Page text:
Report Finds Record CCS Growth as Countries Strive To Meet Climate Goals
Carbon capture and storage continues to grow worldwide, according to a report released by the Global CCS Institute. The report reveals a record high of 196 commercial CCS facilities in the project pipeline, including 30 projects in operation, 11 under construction, and 153 in development.
Carbon capture and storage (CCS) continues to grow worldwide, according to a report released by climate think tank the Global CCS Institute. The Global Status of CCS 2022 report reveals a record high of 196 commercial CCS facilities in the project pipeline, including 30 projects in operation, 11 under construction, and 153 in development. With 61 new facilities added to the project pipeline in 2022, the CO2 capture capacity of all CCS facilities under development has grown to 244 million tonnes per annum (Mtpa)—a growth of 44% over the past 12 months.
The Global CCS Institute’s CEO, Jarad Daniels, said the rate of growth for CCS can be expected to increase further as countries and companies work to achieve their climate commitments on a shrinking carbon budget.
“The latest, most credible scientific analysis from organizations, including the Intergovernmental Panel on Climate Change (IPCC) and the International Energy Agency (IEA), highlights that reaching our climate goals is practically impossible without CCS,” Daniels said. “CCS is the Swiss Army knife of climate mitigation. It will continue to play multiple, unique roles in decarbonizing the global economy. Many essential industries like cement and chemical production have no other viable path for deep decarbonization other than CCS.”
Not only does CCS appear vital for reducing CO2 emissions, but investment in CCS also offers significant economic and social benefits. For example, CCS can help facilitate a just transition in communities who are reliant on carbon-intensive industries, protecting local jobs from economic dislocation by helping transform emission-intense industries to near-zero industries.
As CCS continues to scale up, the report also points to savings in cost and efficiency of deployment. “Thanks in part to strengthening government policies around the world, CCS is increasingly commercially competitive across the full value chain, from capture technologies through to storage,” Daniels said. “We anticipate even more strategic partnerships and collaboration driving deployment, particularly through CCS networks.”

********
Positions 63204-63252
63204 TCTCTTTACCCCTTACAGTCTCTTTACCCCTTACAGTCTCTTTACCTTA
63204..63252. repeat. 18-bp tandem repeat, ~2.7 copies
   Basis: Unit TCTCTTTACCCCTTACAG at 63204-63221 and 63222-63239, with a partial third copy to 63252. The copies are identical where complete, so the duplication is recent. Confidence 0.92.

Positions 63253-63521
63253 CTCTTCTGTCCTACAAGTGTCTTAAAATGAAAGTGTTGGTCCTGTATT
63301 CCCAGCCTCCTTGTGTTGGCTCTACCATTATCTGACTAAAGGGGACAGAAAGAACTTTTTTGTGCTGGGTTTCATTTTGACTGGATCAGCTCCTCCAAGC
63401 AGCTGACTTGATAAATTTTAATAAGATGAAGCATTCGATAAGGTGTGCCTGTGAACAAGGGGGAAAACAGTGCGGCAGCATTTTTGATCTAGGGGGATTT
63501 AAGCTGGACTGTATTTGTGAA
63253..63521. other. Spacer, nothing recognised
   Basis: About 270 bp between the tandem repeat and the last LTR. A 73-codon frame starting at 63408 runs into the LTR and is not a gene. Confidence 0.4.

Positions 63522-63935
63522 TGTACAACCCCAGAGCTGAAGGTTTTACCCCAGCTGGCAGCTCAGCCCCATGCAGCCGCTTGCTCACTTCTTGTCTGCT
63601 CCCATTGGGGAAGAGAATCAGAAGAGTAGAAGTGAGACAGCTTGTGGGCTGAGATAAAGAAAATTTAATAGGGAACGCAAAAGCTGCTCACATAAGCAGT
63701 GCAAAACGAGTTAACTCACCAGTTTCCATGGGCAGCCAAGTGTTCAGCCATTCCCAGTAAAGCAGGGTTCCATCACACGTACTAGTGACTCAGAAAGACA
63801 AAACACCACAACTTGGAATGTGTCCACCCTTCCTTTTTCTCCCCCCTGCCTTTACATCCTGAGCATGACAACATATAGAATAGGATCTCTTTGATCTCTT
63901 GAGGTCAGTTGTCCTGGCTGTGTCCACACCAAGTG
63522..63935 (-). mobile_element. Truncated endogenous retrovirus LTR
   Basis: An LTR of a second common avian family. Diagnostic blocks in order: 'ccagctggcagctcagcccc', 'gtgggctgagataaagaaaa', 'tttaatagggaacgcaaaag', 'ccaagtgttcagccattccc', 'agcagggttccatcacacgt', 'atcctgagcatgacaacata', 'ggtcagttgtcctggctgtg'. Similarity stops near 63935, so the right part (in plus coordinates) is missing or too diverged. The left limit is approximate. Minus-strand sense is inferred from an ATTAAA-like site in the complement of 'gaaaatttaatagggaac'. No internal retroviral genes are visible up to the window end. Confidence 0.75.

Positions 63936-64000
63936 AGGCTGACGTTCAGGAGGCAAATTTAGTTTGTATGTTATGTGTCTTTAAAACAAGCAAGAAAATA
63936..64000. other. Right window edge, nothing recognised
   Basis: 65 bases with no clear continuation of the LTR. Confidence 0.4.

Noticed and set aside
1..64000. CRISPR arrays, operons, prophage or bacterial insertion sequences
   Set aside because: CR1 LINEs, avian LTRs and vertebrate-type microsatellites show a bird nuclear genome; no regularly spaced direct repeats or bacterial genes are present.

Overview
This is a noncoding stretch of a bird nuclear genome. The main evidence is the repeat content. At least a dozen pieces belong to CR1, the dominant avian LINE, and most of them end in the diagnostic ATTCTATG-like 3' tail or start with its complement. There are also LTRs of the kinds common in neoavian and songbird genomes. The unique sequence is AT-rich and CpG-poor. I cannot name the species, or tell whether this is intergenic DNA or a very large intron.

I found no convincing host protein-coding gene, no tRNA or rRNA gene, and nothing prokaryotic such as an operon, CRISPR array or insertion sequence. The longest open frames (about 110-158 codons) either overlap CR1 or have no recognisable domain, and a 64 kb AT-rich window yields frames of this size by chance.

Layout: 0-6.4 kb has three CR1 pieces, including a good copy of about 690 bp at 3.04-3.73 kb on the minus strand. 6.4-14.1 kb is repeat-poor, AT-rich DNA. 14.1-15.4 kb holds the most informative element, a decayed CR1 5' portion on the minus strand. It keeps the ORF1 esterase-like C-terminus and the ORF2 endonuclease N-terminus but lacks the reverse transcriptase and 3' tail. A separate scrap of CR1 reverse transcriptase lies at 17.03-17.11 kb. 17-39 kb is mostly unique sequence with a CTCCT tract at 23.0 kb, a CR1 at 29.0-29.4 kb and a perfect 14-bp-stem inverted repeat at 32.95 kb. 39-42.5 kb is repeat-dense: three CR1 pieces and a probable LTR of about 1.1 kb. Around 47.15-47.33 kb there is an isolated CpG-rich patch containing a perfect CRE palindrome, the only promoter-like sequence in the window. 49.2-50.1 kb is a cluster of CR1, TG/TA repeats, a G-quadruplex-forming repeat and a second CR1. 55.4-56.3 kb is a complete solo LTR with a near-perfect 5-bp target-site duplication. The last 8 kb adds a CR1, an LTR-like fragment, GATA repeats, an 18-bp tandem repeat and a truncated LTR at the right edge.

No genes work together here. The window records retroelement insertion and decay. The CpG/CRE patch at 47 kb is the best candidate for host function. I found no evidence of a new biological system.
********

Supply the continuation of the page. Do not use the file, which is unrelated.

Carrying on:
The Global Status of CCS 2022 shows
- In 2022, there are 30 commercially operating CCS facilities, 11 facilities in construction, and 153 in various stages of development.
- The capture capacity of CCS projects in the project pipeline is 244 Mtpa, an increase from 169 Mtpa in 2021.
- The US has introduced significant policies and laws, most notably the Inflation Reduction Act (IRA), which provides enhancements to the 45Q tax credit for CCS. Early analysis suggested the IRA could increase the deployment of CCS by 13-fold, or well over 110 Mtpa, by 2030 compared with existing policy.
- Canada continues to pursue CCS as part of broader decarbonization, with the 2022 Federal Budget including a CCUS tax credit and a CCUS strategy currently under development.
- In Europe, the Danish Government has committed €5 billion for CCS over 10 years and the Dutch government has more than doubled its stimulation of sustainable energy production and climate transition program since its launch, to €13 billion. Several new countries in Europe, including Poland, Bulgaria, and Finland, are entering the CCS market for the first time because of the EU Innovation Fund’s granting program.
- In the Asia Pacific region, Thailand announced its first CCS project, China’s first million-tonne project commenced operations, and Australia saw new project announcements in Victoria and Western Australia and notable progress in the Northern Territory.
- Across the Middle East North Africa region, CCS continues to be driven by nationally determined contributions and net-zero commitments, the potential to take a significant share of the low-carbon hydrogen market, and various low carbon industrialization plans.
The report says that, although the outlook for climate action has never been more positive, global efforts to reduce emissions, including investment in CCS, are still grossly inadequate. “Government policy must be met with private capital to unlock the full potential of CCS and limit global warming to 1.5° degrees to avoid the most catastrophic impacts of climate change,” Daniels said. “Though CCS deployment is scaling rapidly, we need to see an increase by at least a factor of 100 if we are to achieve the Paris climate goals, which makes this decade an absolutely critical time to move from ambition to action.”